‘Classrooms need to be child-friendly’



The data collected by the Society for the Protection of the Rights of Child (SPARC) indicates that 35,000 students left high school in Pakistan in 2009 because of the fear of corporal punishment.

However, Sadia Baloch, who heads the child rights desk at the Human Rights Commission of Pakistan, believes that the figures must be higher. “These are only the reported cases, and cases here are barely reported.”

Though a mechanism for reporting cases of violence against children exists, there are serious loopholes. For instance, a case can only be reported at the Federal Ombudsman’s office by either filling an online form, or obtaining the form in person from the office.

“The Ombudsman’s office exists in provincial capitals. The Karachi office entertains complaints from all over Sindh,” Baloch says.

Access to the forms is therefore an issue. “People in villages do not have Internet connections. It is impractical for them to travel all the way to the provincial capital and register a complaint.” The forms, she maintains, should be available at all police stations.

Confusion in the definition

The law does not define the term corporal punishment. The general impression of corporal punishment is physical beating but activists and educationists have their own definitions.

Baloch maintains it constitutes any punishment given by an institution, “in this case a school”.

Cassandra Fernandes, a researcher at the Institute of Educational Development-Aga Khan University (IED-AKU), calls it “anything that incorporates fear in children; name-calling, pinching, staring”.

The Pakistan Penal Code in Article 89 states, “Nothing which is done in good faith for the benefit of a person under twelve years of age”, by “consent, either expressed or implied, of the guardian or other person having lawful charge of that person, is an offence”, provided it does not cause death or voluntary hurt.

Furthermore, the act of “voluntary hurt” is only committed if six conditions are met. Article 337a of the Pakistan Penal Code discusses them as injury caused “without exposing the bone of victim, exposing the bone without causing fracture, fracturing the bone without dislocating it, fracturing the bone and dislocating it, fracturing the skull so that the bone touches the brain membrane and fracture of the skull so that the wound ruptures the brain membrane”.

“Basically one cannot register an FIR, unless blood oozes out or a bone is fractured. A bruise for example, will be registered in a ‘roznamcha’ or daily diary, meaning it is not a cognisable offence,” Baloch explains.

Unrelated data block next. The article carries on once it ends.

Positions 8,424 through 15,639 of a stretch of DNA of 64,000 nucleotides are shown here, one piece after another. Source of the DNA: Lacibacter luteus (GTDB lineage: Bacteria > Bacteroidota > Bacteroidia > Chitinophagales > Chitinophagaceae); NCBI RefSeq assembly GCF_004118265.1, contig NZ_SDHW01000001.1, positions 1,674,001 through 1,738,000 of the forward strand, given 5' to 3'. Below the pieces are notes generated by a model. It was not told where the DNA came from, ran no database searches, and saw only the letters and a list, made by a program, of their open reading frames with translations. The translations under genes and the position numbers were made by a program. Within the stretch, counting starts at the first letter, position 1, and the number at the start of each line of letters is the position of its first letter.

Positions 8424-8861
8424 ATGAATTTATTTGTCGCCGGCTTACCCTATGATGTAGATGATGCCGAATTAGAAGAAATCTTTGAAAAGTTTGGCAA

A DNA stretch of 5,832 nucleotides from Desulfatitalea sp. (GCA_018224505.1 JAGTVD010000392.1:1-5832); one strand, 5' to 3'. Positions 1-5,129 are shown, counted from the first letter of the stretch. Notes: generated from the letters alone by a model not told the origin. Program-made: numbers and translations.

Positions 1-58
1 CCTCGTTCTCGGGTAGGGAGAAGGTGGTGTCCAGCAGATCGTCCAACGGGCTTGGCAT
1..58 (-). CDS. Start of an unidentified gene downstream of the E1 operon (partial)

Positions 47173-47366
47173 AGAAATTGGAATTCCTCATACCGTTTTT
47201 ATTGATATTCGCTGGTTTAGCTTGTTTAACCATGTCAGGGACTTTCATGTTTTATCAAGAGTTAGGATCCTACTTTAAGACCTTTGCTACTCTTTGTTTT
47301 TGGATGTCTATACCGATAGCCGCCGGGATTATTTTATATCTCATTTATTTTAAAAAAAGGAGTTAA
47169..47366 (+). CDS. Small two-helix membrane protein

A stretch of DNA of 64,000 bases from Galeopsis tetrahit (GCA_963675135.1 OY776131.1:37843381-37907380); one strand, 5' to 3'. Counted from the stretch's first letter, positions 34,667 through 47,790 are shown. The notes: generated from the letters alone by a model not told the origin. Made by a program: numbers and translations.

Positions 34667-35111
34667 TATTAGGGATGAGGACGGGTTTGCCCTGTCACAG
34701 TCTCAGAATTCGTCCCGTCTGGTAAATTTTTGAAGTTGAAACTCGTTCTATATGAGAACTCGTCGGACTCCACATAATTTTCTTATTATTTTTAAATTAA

Why do parents/teachers beat up children?

A research conducted by IED-AKU during a survey of 20 public and private schools in Karachi and Larkana reveals that parents and teachers beat up children because this is the only way of disciplining they know of. Some argue that it is permissible in Islam.

The study, titled “Creating Child-Friendly Classrooms; Positive Disciplining Strategies”, also finds that the most common forms of corporal punishment are; making students sit or stand in an uncomfortable position like making them a ‘Murgha’, boxing the ears, taking off shirts (for boys) and either caning their backs or making them lie down while the teacher kicks them.

The reason cited was the need for maintaining the classroom power structure in schools. “In our classrooms the teacher is all-powerful,” says Cassandra Fernandes, one of the researchers who conducted the study.

Alternatives to corporal punishment

“The key to avoid misbehaviour by children is to make classrooms child-friendly. Class time must be utilised constructively. Children must not get idle time, for this is when they make mischief,” says Fernandes.

Following the study, a tool-kit was prepared to provide teachers with alternatives. This includes comprehensive tips for child-friendly classrooms. Some of the suggestions include setting up a complaint box for children.

It even includes the map of a child-friendly classroom, which comprises a class library with reading and math activity areas, apart from desks and chairs.

In a letter to Barack Obama, Alice Miller, author of Banished Knowledge, a book on the psychological implications of corporal punishment on children, wrote, “Spanking creates fear. In a state of fear children’s attention is totally absorbed by the strategy of surviving. As they (children) learn from imitation they learn from us violence and hypocrisy. They will obey at first but in the long run they may choose to lie to avoid the next punishment.”


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